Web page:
Signs and Ceremonies: The Virgin Mary

The following is from Teaching Truths by Signs and Ceremonies or The Church, Its Rites and Services Explained for the People by Rev. Jas. L. Meagher (1882, New York: Russel Brothers).

"St. Ephanius, born in the year 310, says: ‘What shall I say, or what shall I preach of that beautiful and Holy Virgin? God alone excepted, she excels all others. In her nature more beautiful than the Cherubims and Seraphims and all the angelic host, no earthly tongue can sing her heavenly praises, not even the tongues of angels. O, Holy Virgin, pure dove and celestial spouse. Mary thou art heaven, the temple and the throne of divinity; thou hast Christ transcendent in heaven, as thy son on earth thou a bright cloud in heaven, brought Christ to illuminate the world. Thou gate of heaven, whom the prophet plainly and openly speaks in course of his prayer. ‘My sister, my spouse, is a garden enclosed, a fountain sealed up.’ That Virgin is an immaculate lilly, who brought forth the more perfect rose, Christ. O holy Mother of God. O, Immaculate Dove! In thee the Word became incarnate. O, most holy Virgin, whose sanctity stupefies the angels! Wonderful is the miracle in heaven! a woman clothed with the sun, the moon under her feet; wonderful is the miracle in heaven! the bosom of a virgin holds the Son of God. Wonderful is the miracle in heaven! the God of the angels becomes the Child of the Virgin. The angels condemn Eve; now they cover Mary with glory, for she raised up fallen Eve and she sends Adam, fallen from Paradise, into heaven. The grace of the holy Virgin is immense. Hence Gabriel first salutes the Virgin saying ‘Hail full of grace, Hail most holy Mother Immaculate who brought forth Christ, who was before thee.’" (Ch. 7, p. 112-113)

"Mary was mother of the entire Being born of her; but the Being born of her was the Son of God, and therefore she is the mother of God, and being the mother of God, she is higher, nobler, grander in dignity than any other creature that was mdae, but not by nature, for the angels and all the celestial spirits made by God in heaven are superior to us in the rank of creation and in knowledge; but no angel, no spirit in heaven is the mother of God – only Mary was created for that dignity. She is, therefore, not by nature, but by dignity, far above all the creatures that God made, and that dignity is founded upon her Maternity, because she is mother of God; but she is nothing, compared with God, and no one can adore her, none can worship her, for she is a creature, and to adore a creature is idolatry, and idolatry is the giving to a creature the worship that belongs to God alone. Therefore, idolatry is the greatest sin. Therefore, to adore Mary would be a great sin against God. Adoration, then, belongs only to the Divinity. Therefore we can adore only the Father, the Son, and the Holy Ghost." (Ch. 7, p. 115)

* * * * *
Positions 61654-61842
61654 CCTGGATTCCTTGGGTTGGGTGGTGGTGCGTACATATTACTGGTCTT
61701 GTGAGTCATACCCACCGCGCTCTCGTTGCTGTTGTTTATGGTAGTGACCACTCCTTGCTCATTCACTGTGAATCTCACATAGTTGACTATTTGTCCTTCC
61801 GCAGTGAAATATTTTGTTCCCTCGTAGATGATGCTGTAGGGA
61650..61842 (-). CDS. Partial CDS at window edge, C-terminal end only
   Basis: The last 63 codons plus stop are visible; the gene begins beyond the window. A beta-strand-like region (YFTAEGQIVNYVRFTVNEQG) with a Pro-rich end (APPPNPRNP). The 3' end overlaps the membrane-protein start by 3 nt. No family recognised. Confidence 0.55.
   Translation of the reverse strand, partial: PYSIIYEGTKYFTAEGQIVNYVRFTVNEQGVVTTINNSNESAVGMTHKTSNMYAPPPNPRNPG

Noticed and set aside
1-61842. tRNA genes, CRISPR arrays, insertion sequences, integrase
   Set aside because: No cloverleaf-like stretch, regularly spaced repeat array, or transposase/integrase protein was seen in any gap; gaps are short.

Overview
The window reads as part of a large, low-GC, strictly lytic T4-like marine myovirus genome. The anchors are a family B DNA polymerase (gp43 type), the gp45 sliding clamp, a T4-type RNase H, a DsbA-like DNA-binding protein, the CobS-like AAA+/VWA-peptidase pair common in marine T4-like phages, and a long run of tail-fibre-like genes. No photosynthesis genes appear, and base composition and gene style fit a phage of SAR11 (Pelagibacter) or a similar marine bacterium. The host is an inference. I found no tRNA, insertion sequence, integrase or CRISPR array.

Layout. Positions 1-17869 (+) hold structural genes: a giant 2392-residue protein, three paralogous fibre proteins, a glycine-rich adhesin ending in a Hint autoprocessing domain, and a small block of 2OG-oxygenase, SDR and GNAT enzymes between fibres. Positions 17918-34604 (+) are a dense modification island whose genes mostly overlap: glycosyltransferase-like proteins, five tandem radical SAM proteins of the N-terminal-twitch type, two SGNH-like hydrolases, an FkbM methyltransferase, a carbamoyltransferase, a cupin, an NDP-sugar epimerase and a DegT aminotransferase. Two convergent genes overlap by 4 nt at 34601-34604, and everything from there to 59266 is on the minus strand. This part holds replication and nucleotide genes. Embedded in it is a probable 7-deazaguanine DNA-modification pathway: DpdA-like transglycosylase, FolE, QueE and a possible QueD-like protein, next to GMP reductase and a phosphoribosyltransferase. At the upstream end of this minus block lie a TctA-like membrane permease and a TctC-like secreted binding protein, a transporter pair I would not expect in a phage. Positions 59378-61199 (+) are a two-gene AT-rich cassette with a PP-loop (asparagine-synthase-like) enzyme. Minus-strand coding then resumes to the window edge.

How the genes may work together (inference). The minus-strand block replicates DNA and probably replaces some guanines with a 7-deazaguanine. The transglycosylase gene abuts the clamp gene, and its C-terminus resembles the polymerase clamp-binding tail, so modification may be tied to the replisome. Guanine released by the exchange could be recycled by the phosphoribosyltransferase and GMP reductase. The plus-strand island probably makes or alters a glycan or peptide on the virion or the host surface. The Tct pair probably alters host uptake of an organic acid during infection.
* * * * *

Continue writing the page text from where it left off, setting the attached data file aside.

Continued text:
"All her gifts, all her dignity, all her excellences come from her Son; and if she is full of grace, in the words of the Archangel, that grace comes from Christ, for he is the source from whence come forth all graces and blessings that enlightened angels and men. He is the mediator between God and man. No one can go to heaven but through him; but as when we want to get some favor from a great person, we do not go directly to him but to some one of influence who is well known to him, and whom he respects, whom he cannot refuse, and we ask that one to intercede for us. Thus, sometimes, when we want something from God, and we consider ourselves so little and imperfect, and we know the tenderness and the sympathy of a woman’s heart, and we know the influence of a mother over her son, and we go to Mary and ask her to use her influence with her Son as she has already done, when she told Him they had no wine at Cana, and He changed the water into wine at her request. As Moses prayed for the sins of Israel in the desert, and God at the prayer of the just and holy Moses did not destroy the people, as the prophets prayed for the kings of Israel and God heard their prayers, ao God hears Mary’s requests and grants her what she asks. She is now dead; but those who are dead do not rest so as not to hear us, as many people suppose, for the very nature of a spirit is to be active and in motion. Thus our souls are never at rest, but ever exercise the power they have of movement and of action. Thus souls separate in heaven are always in action and in motion. Thus souls in heaven see God face to face; and as everything that takes place here on earth is seen by God, and as those spirits see him they see in God what takes place here on earth; they see in God then our prayers, our sufferings, our needs, and thus we know that Mary sees us when we pray, and hears us, and ask God to grant the favors that we ask of her.